Creative Commons/ Flickr user 123456
Creative Commons/ Flickr user 123456
Creative mmemmons/ Flickr user 123456

 

Stepping onto a crowded bus today is similar to walking into a library. It’s eerily quiet. No one is talking to each other. Everyone is looking down at phones in their hands,  or listening to music through earphones.

Whereas a passenger once might have struck up a conversation with the person in thenextseat, now everyone seems to be in his or her own world.

As technology changes at a rapid pace, we are becoming a generation of people constantly attached to our phones, tablets and computers.

Today’s teenagers have grown up with smart phones and easy access to the Internet.   Information- and a circle of virtualfriends-are literally at our fingertips.

According to the 2013 Teens and Technology Report by Pew Research Center’s Internet and American Life Project, 78 percent of teens have a cell phone and 47 percent a smart phone. Phones are no longer just for calling, or even texting, but a way to stay connected to a bigger social world.    

Ninety-five percent of teens use their phones to connect to the Internet.   Nearly the same proportion has Facebook accounts.

Technology is changing the way we live and communicate, and the changes are not all for the better. But the digital divide- the longtime gap between technology usage by whites and blacks or Latinos-appears to be narrowing.
Lorena Garcia, a 36-year-old Boyle Heights mother of two teens, finds herself amazed at how technology and its usage have evolved since her own teenage years.

  

Good or Bad?


“I never had a cell phone growing up. Having a cell phone when I was growing up was like a miracle,” Garcia says, “Now I see that my kids can’t even live without their cell phones. I honestly don’t know whether to feel good or bad for them.”

Just a few years ago, Latinos lagged behind others in technology use, but this is rapidly changing. Today, the number of people in Latino communities who own cell phones is equal to or higher than that of whites and blacks.

According to a 2013 Pew Research Hispanic Trends Report, 86 percent of Latinos say they own a cell phone, similar to whites’ ownership, at 84 percent and blacks’ at 90 percent. And the percentage of Latino and white 18-29-year-olds who own smart phones is the same- 66 percent. Latinos are more likely than whites to go online using mobile devices (76 percent versus 60 percent).

But with this change, Latinos are also experiencing the same benefits and the same benefits and consequences of being constantly connected.

Like most teenagers, Jose Rosas, a 17-year-old senior at Media Arts High School in East Los Angeles is never without his phone and can’t stop himself from checking it frequently.

He says, “The only time I stop using it is either to go to sleep or when I’m taking a shower, but even when I’m taking a shower, I still check my phone.”

Even though students are not permitted to use their phones during school, Rosas says he checks it under the table when teachers aren’t looking.

Obsessive Checking

According to a 2012 study by TextPlus, a Marina Del Rey company that offers a free app for texting, half of the 600 teens polled said they “couldn’t live without their mobile devices for a week, while 36 percent said they weren’t able to go 10 minutes without checking their phones.”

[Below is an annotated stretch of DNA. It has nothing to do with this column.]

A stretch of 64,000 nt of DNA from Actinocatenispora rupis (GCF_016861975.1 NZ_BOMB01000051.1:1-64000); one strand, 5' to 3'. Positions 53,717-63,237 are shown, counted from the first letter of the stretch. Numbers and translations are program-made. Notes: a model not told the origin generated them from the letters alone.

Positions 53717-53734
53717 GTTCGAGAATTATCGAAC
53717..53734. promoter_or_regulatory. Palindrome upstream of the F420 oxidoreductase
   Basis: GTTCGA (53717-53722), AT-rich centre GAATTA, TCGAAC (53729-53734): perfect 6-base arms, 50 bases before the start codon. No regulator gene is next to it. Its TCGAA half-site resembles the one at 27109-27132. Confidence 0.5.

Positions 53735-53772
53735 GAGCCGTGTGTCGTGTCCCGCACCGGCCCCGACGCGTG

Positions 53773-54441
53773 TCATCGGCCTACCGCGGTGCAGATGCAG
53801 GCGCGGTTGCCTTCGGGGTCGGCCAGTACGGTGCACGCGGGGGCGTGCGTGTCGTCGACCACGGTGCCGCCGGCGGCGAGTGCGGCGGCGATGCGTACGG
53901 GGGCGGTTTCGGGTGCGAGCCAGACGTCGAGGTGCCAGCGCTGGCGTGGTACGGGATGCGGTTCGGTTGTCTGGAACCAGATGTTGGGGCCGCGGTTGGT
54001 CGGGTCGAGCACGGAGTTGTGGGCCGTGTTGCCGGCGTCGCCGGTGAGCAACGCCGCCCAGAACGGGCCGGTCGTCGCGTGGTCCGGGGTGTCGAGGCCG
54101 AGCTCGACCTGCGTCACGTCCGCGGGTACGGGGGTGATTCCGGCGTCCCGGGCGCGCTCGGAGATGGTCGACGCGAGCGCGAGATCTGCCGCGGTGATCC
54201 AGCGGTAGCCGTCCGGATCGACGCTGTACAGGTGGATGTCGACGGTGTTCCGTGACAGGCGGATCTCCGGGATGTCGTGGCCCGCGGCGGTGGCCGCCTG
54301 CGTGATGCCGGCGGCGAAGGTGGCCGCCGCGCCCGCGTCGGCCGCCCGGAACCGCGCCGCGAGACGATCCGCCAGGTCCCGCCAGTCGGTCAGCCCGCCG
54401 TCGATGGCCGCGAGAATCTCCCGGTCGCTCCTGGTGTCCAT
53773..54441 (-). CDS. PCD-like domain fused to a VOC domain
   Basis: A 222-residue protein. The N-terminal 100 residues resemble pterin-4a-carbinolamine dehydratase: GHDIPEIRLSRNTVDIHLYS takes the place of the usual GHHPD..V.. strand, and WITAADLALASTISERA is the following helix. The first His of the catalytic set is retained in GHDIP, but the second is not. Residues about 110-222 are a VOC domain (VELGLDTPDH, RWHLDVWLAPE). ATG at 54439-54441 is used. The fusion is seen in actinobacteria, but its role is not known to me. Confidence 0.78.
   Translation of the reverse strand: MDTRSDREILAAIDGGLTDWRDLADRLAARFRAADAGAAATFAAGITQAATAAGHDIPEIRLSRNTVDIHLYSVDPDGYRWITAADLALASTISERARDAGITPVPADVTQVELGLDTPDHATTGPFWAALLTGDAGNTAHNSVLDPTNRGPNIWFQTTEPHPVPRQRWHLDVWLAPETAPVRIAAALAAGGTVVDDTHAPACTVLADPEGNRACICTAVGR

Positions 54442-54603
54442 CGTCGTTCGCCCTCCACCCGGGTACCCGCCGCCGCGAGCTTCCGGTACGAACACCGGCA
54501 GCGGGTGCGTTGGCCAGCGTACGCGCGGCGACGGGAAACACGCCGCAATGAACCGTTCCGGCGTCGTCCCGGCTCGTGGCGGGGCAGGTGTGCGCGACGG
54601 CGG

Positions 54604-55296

Larry Rosen is the author of three books on technology use, the latest titled “Disorder: Understanding Our Obsession with Technology and Overcoming Its Hold on Us.” Professor of psychology at Cal State Dominguez Hills, he says this kind of behavior is now typical among teens.

Rosen recently conducted a study in which researchers went into people’s homes and watched high school students study.   He says he was shocked at their lack of ability to focus. “It’s pretty mind boggling,” he says, “to realize that a typical student is able to focus about three to five minutes before being distracted.”

This type of behavior also has implications for family life. “I hate that even when we’re eating, the kids are on their cell phones,” says García, “It is basically the only time of the day we spend together as a family, and they’re on their cell phone. They can’t even eat without their phones in their hands.”

For many young people, cell phones have become an extension of themselves, and they become extremely anxious when without them. Cecilia Galván, 17, says she can’t imagine being without her phone. “I feel like it’s something that’s a part of me and I have to have it with me,” she says.

  

Fear of Missing Out  

This new “fear of missing out” or FOMO is what many kids experience when they go without their phones or social media for any length of time. This type of behavior is affecting more than just the way teens socialize.

Rosen says that with increased use of technology, “We are spending less time thinking through anything in depth and more time being distracted and switching attention from one task to the next, back and forth.”

“Teens and adults who spend more time on social media, Facebook in particular, show more signs of psychiatric disorders, but those who have more friends on Facebook actually show fewer signs of depression.”

While the majority of teens use social media, some are choosing not to because of their negative experiences. Sixteen-year-old Katherine Cortez, a Boyle Heights resident and junior at Montebello High School, says she doesn’t regret deactivating her Facebook account last year.

“I see my friends on it most of the time and see them stressing and complaining about their grades,” Cortez says. “I think it’s because Facebook is the distraction.”

Alejandra Valdez

Alejandra Valdez is a senior at Media Arts and Entertainment Design High School. She enjoys being involved on campus and in her community. In her free time, she likes hanging out with friends and family...

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